Europe needs to put folic acid in food products: scientists
Folic acid deficiency in European women costs billions and leads to thousands of birth defects.
Five thousand children are born with spina bifida and other serious defects of the central nervous system each year in Europe. The occurrence of the defects have been linked to lack of folic acid, also known as vitamin B9, in women during pregnancy.
In Germany alone, the life-long medical costs associated with 241 annual cases of spina bifida and damage to the central nervous system amount to 63 million euros for those affected.
So concludes a new study, which for the first time quantifies the economic and human costs of folic acid deficiency in women.
The researcher behind the study, Associate Professor Rima Obeid from Aarhus Institute of Advanced Studies at Aarhus University, Denmark, believes it is time that Europe tackles the problem and enriches grocery items such as flour with folic acid, like they do in the US, Australia, and Canada.
Doing so has reduced both the number of children born with spina bifida and the financial burden brought about by medical costs by up to 50 per cent in those countries.
"[Many] European women don’t have adequate levels of folate in the blood. A policy of food enrichment could increase women's intake of folic acid and prevent a substantial proportion of the cases of spina bifida in many European countries,” says Obeid.
“This would both prevent deaths and disease among children and could give a great saving on medical costs," she says.
Obeid's study was recently published in the scientific journal Birth Defects Research.
Folic acid should help the spinal cord fuse
Lack of folic acid in the blood in the early stages of pregnancy can have serious consequences for the foetus. This is why the Board of Health in Denmark recommends that women take folic acid supplements 4 weeks before they intent to become pregnant, and up to 12 weeks into the pregnancy.
If women do not have adequate levels of folic acid in the blood, the foetal spinal cord does not fuse properly. This can have serious consequences as the foetus can die or be born with serious disabilities.
Damages to the spinal cord are typically discovered during early scans of the foetus.
About 70 per cent of all parents decide to get an abortion when they realise that their future child will require expensive surgical treatment that most often result in physical handicap.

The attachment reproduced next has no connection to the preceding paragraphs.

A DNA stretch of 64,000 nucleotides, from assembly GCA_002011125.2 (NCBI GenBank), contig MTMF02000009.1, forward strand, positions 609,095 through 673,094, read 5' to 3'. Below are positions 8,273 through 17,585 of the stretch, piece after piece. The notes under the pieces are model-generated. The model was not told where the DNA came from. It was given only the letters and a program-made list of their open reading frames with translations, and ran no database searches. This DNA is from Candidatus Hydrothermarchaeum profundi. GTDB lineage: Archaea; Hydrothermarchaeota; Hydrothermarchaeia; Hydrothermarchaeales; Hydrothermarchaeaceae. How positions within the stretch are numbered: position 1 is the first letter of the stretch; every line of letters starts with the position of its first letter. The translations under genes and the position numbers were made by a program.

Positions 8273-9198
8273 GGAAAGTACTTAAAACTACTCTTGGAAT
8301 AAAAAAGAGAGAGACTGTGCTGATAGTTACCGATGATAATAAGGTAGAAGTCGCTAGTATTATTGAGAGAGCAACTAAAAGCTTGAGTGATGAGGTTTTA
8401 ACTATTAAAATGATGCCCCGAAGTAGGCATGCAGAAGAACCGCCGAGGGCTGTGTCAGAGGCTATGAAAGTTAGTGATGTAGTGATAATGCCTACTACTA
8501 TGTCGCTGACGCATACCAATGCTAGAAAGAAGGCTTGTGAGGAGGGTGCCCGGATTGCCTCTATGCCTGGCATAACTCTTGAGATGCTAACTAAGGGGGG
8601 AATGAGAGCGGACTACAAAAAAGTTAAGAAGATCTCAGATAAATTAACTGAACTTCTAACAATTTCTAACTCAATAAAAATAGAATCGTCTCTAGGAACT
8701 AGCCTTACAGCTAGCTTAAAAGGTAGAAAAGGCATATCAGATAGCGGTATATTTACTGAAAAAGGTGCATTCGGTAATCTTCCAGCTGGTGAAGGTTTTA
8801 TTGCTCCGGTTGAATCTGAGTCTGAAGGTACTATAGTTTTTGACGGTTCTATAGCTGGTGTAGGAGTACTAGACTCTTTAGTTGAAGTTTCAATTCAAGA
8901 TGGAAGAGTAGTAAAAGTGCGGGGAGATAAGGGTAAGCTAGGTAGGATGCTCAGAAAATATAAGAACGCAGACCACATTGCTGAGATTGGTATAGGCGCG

Doctors: Folic acid enrichment of groceries is a good idea
Two medical doctors, Katherine Friberg from Herlev Hospital and Finn Stener Jørgensen from the Ultrasound Clinic at Hvidovre Hospital, have also been studying the problem of folate deficiency.
They recently released a status report in the Journal of Medical Doctors and an article in the Danish Medical Journal, where they detail the status of the problem of folic acid intake among pregnant women.
Friberg and Jørgensen looked at the folic acid intake in almost 500 women who showed up for a nuchal scan--a non-invasive ultrasound scan in the first trimester of pregnancy to identify risk of Down syndrome and other chromosomal defects.
Both doctors agree with Obeid: folic acid enrichment of selected foods is a good idea to minimise the occurrence of spina bifida and other damage to the central nervous system.
Examined nine million children
Obeid examined birth records from all European countries. She identified the amount of children born with spina bifida or other defects, and compared it with the total number of births.
She found that in Denmark, 11 children out of 10,000 are born with spina bifida.
In Ireland and Poland the figures are higher, as Poland does not have a tradition of scanning of foetuses and abortions are illegal in Ireland.
Furthermore, proportionally more children are born with spina bifida in northern Europe than in the south.
According to Obeid, this is partly explained by diet.
"We can get folic acid through our diet. Raw, leafy vegetables are especially rich in folic acid. So this may explain why those in southern Europe have more folic acid in their blood than in northern Europe," she says.
Obeid suggests that folic acid supplements be made freely available, making it easier for women to take them both before and during pregnancy.
"The United States began enriching foods with folic acid 17 years ago. The fear of doing so in Europe is over harmful side effects, but there has been no evidence of such side effects in the US where the system has been in place for years," says Obeid.
Translated by: Cetherine Jex
- "Preventable Spina Bifida and Anencephaly in Europe", Birth Defects Research (2015), DOI: 10.1002/bdra.23400
- "Few Danish pregnant women follow guidelines on periconceptional use of folic acid", Danish Medical Journal (2015)